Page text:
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Old 05-03-2010, 11:01 AM
HolyMackrelDoodleBonkon
 
Thumbs up Good Jim White article.

Manchester United not for sale? Chief executive David Gill could not be more wrong

"Manchester United is not for sale." This was David Gill's unequivocal response to news this week that a collective of wealthy fans, styling themselves the Red Knights, were keen to buy the club from the Glazer family.

The chief executive's statement carried echoes of the war cry of the black-clad hordes who first resisted the Americans' takeover in 2005. "Not for sale," they chanted. They were wrong then and Gill is wrong now.

United are very much for sale. Like George Bernard Shaw's dealings with an upper crust dining companion who initially expressed shock at his suggestion that her favours were for hire, availability has been established. Now all that needs to be negotiated is the price.

Gill claims not to see this. He believes that the Glazer family are "in it for the long haul". Given that the only haul they have ever been remotely interested in is the one that concludes with them making off with sacks of unmarked notes, if its length could be foreshortened then so much the better. For those for whom it is the sole motive, profit is all the more relished if it can be quickly realised.

If, as they claim, the Red Knights want to return the club to their proper owners the fans the only thing they can do is come up with the cash.

Everything else proposed season-ticket boycotts, a worldwide cornering of the market in green and yellow acrylic, spray-painting every wall in Manchester with anti-Glazer graffiti is secondary. Because if the Glazers paid any heed to vocal, spirited and passionate opposition, they would have gone a long time ago.

This is what the battle for the soul of Manchester United has come down to: money. Which, given that they are the club who first breached the gap between commerce and football, might be reckoned nicely appropriate.

Not that Gill has yet fully acknowledged that certainty. He hinted in a public conversation at the SoccerEx conference in Manchester this week, that maybe it was time for the Glazers to come out of the closet and talk up their management approach, get the fans onside, enable everyone to "move on".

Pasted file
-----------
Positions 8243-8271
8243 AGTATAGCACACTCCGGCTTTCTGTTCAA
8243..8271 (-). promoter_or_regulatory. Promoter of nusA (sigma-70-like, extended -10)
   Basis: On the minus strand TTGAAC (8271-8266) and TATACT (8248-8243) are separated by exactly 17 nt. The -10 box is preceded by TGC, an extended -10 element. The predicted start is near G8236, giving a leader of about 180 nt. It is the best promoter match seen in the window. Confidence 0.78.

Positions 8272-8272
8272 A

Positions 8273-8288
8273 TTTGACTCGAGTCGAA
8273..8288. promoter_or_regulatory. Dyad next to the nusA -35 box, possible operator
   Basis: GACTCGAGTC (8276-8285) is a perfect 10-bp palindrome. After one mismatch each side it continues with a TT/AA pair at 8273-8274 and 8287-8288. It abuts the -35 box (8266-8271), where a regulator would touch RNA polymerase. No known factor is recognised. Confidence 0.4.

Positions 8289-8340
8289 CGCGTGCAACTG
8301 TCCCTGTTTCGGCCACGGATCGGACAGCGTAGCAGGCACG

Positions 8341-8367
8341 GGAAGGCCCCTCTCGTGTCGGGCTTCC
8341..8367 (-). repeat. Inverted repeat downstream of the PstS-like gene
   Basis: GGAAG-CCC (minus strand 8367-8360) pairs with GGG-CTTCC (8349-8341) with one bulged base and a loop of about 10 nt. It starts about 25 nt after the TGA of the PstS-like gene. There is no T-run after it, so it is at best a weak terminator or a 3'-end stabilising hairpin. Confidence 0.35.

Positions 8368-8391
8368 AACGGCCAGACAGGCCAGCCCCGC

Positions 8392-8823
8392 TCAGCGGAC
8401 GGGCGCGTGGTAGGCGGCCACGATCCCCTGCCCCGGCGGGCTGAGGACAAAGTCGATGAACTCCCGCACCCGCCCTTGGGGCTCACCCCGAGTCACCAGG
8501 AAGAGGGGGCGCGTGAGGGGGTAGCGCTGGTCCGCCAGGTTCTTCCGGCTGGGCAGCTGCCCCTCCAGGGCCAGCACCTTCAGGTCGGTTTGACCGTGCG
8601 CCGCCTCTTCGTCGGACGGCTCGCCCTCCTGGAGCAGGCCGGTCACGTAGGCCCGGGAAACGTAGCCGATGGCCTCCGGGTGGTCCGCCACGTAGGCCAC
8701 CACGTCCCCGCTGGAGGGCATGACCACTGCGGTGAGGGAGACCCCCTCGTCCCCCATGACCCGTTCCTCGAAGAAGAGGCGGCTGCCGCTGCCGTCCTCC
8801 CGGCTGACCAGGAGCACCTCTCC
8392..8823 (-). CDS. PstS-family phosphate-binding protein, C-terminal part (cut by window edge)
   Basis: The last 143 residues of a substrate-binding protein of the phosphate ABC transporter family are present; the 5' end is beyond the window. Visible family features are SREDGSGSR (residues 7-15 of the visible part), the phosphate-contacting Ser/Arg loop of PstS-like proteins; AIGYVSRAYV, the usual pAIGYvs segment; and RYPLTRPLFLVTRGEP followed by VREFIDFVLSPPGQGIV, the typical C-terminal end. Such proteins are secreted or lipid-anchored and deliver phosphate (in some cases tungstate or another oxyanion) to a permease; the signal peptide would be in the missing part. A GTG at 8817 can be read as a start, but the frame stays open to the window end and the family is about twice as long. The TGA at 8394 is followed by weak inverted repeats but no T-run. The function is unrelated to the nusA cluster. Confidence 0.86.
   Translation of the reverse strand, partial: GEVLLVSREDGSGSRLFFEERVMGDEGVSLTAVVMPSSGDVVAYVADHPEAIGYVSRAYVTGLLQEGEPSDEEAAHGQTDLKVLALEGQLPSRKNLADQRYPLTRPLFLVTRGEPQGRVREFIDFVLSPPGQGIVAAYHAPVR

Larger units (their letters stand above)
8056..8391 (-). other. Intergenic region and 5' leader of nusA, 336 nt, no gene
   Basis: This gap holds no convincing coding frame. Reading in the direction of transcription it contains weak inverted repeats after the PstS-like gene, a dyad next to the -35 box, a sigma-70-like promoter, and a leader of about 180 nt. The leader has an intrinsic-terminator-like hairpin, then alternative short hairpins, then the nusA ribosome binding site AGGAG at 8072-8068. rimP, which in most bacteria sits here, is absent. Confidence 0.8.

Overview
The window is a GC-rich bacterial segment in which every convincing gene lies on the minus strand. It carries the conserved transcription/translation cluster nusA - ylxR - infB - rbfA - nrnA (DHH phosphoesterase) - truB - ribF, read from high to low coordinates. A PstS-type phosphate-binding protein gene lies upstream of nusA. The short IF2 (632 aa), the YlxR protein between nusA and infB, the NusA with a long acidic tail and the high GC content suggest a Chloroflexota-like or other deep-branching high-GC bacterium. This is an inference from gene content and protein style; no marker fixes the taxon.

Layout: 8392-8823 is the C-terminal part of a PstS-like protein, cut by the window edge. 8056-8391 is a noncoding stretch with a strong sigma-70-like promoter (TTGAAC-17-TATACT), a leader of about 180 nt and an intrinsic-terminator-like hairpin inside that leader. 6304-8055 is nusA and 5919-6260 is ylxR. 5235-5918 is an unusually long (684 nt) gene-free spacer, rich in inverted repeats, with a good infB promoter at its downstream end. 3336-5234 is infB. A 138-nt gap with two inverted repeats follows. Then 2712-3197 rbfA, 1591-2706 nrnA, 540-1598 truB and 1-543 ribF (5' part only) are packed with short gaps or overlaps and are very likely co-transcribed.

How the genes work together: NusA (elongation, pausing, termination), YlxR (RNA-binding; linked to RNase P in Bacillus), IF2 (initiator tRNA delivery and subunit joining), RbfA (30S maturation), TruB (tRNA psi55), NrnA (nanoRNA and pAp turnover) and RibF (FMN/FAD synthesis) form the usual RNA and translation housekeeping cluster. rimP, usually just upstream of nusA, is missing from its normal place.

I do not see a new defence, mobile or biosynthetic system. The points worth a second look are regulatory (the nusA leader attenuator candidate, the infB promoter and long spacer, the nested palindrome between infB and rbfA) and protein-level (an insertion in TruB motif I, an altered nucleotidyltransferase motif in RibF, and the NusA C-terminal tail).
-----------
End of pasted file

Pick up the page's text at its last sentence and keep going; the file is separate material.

Certainly the family have been constantly outflanked by the brilliant public relations campaign mounted by the Manchester United Supporters Trust.

MUST recently engaged Blue State Digital, the internet marketeers behind President Barack Obama's election strategy who this week sent personalised emails to thousands of United fans. So successfully did this draw attention to the cause that more members came forward in five days than had done in the previous 10 years of MUST's existence.

Faced with such well-drilled opposition, does Gill really think that putting Joel and Avram Glazer on Jonathan Ross's sofa will make a difference?

Besides, the family's purpose was advertised in all its detail in the small print of the recent bond issue. It is this: to extract as much lucre as they can from their property.

Everything else the historical purpose of the club, the financial circumstance of the fans, assets such as the training ground comes secondary to that aim.

There is nothing they can say that changes that fact, no number of appearances on Alan Carr's sofa revealing their favourite member of Girls Aloud can disguise it.

But where Gill really exposed himself was in his sneer that the Red Knights' financial model of a large body of investors was implausible. Swiftly forgetting the fact that when United were a public limited company they had more than 35,000 owners, he insisted that all successful clubs are guided by one owner:

Manchester City by the Mansours, Chelsea by Roman Abramovich, Aston Villa by Randy Lerner. And it is true, like Liverpool, under the Glazers United do have a single powerful voice to which they are answerable: debt. The urgent imperative to pay off the interest incurred in the Glazers' buy-out drives everything at the club.

It is to rid United of such shackles that the Red Knights or someone of their similarly motivated ilk has to succeed.

There is a wider necessity here. If they fail, the consequences, as the need to fill the ever-gaping maw of debt insists United break from the collective bargaining of the Premier League and pursue their own way in the lucrative world of new media rights, will be felt across English football.

Right now Gill could not be more wrong: everything at United is for sale.
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